Blair argued that voters should be given the opportunity to stop Britain’s exit from the EU because of false pledges from the Leave campaign leading up to the referendum election.
The Leave campaign claimed an extra £350 million a week could be spent on the NHS – a pledge that has since been proven false.
Blair’s views once again oppose those of Jeremy Corbyn, who said that Labour accepts the result of the 2016 referendum, and will work on getting the best deal for jobs and the economy.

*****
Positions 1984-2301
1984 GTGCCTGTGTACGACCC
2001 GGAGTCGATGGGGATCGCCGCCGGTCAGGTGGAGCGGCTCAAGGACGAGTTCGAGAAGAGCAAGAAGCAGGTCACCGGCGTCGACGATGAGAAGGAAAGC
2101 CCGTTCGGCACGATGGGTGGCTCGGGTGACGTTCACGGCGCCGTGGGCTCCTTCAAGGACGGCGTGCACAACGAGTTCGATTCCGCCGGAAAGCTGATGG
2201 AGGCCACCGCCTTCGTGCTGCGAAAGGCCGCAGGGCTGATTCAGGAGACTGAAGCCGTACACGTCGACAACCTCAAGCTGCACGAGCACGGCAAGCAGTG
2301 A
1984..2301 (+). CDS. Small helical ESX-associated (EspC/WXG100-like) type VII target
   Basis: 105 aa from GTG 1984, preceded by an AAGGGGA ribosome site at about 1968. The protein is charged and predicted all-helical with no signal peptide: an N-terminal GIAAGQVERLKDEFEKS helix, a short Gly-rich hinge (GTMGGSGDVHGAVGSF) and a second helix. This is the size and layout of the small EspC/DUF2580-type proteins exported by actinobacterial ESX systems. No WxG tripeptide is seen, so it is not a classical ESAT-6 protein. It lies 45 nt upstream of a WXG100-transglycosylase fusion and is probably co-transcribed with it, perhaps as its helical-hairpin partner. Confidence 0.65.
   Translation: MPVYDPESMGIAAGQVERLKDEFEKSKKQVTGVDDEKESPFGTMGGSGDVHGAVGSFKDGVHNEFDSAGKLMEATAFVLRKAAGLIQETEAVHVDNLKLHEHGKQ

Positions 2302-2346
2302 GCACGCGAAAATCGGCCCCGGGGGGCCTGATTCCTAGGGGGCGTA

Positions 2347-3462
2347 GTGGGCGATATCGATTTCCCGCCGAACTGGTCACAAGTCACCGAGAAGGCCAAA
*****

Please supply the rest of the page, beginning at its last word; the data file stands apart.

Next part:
Blair has spoken out against the risks of leaving the EU repeatedly over the months following the referendum, and now states that it is his aim to reverse the vote.
He told BBC Radio 4’s The World This Weekend that “It is not irreversible. It is not done until it’s done.”
Blair also admitted that he was trying to over-turn the ‘Brexit coalition’ between the Tory government and many Labour party MPs. He stated “When the facts change, I think people are entitled to change their mind.”
He repeated his belief that the changing of circumstances affects the opinion of the British voter, stating that the crumbling of the NHS and the lack of money left over for the health service meant that the public should be given a chance to change their minds.